NBC News -- After raising a glimmer of hope, NASA postponed its launch of a rocket-powered test vehicle that looks like a flying saucer for the fifth time on Wednesday, citing unfavorable weather conditions.
On Tuesday evening, the mission's team members said the winds at the U.S. Navy's Pacific Missile Range Facility in
The LDSD test is aimed at duplicating the conditions that Mars-bound spacecraft would face during atmospheric entry and descent. The test vehicle looks like a flying saucer simply because that's the shape used for the actual spacecraft. If the system works as NASA hopes, future missions would be able to send much heavier payloads to Mars.
Ground-based tests show that the system should work. But for the
When the test takes place, the balloon would carry the saucer-shaped craft to an altitude of 120,000 feet. Then the LDSD would light up its solid-fueled rocket engine, blast itself up to a height of 180,000 feet and begin its descent at a speed of Mach 3.8 or so.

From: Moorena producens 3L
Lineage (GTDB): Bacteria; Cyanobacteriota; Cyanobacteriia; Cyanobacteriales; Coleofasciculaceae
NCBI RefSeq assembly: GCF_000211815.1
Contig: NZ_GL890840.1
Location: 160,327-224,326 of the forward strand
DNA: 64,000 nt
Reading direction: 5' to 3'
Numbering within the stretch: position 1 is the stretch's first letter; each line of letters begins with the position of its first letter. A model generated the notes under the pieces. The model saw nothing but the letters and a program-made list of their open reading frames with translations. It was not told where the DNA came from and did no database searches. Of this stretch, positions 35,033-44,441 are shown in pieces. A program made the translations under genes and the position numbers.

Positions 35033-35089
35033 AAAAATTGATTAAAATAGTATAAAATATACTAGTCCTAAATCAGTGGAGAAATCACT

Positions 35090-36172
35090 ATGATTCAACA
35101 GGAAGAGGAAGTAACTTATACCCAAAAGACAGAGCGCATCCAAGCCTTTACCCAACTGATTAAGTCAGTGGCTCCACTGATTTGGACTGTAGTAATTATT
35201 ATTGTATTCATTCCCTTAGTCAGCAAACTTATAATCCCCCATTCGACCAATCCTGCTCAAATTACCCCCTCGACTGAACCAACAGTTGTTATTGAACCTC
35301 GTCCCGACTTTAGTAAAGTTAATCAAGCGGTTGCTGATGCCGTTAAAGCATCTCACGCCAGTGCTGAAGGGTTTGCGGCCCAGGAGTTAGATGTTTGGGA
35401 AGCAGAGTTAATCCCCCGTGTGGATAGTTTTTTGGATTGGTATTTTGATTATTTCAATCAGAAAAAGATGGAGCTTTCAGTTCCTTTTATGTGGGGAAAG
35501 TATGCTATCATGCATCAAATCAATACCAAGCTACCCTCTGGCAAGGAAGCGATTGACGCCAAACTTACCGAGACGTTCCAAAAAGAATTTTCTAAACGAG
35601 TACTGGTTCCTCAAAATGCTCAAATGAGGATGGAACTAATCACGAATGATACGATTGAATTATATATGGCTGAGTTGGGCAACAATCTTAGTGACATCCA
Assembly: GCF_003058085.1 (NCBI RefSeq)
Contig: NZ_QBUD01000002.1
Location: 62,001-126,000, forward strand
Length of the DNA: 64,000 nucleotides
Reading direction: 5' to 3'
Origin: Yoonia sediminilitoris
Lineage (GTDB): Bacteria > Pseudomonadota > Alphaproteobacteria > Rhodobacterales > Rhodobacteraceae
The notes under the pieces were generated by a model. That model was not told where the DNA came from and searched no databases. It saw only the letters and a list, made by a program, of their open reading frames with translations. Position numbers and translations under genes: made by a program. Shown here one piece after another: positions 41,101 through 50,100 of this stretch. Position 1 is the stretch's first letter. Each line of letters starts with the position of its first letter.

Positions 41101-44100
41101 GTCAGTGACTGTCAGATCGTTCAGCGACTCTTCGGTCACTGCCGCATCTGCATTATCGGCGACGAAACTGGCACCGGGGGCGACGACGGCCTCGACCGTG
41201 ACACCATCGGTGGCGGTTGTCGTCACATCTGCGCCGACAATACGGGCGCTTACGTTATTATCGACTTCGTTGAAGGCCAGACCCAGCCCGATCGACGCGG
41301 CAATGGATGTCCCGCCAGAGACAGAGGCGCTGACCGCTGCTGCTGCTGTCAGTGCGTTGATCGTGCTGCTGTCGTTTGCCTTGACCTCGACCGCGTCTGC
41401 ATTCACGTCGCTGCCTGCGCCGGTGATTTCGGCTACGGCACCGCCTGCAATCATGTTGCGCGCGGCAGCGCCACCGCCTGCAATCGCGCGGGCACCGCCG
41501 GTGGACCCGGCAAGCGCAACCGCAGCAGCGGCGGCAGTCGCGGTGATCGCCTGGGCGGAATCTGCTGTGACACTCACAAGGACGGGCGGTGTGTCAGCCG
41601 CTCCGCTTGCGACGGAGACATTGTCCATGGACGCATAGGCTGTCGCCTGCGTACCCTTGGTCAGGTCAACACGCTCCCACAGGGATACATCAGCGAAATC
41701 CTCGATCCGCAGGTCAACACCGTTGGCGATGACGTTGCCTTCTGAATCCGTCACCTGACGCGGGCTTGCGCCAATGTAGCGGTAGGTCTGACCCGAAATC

A coated Kevlar "inner tube" would inflate, increasing the LDSD's diameter to 20 feet (6 meters). The resulting atmospheric drag should slow the craft's descent to a speed of Mach 2.5, which would allow for the deployment of a 100-foot-wide (30.5-meter-wide) parachute. The LDSD should then drift safely into the
For further background on the LDSD test, check out last week's preview. And to get the latest word on flight status, check in with the project's website.
See more information at NBC News.
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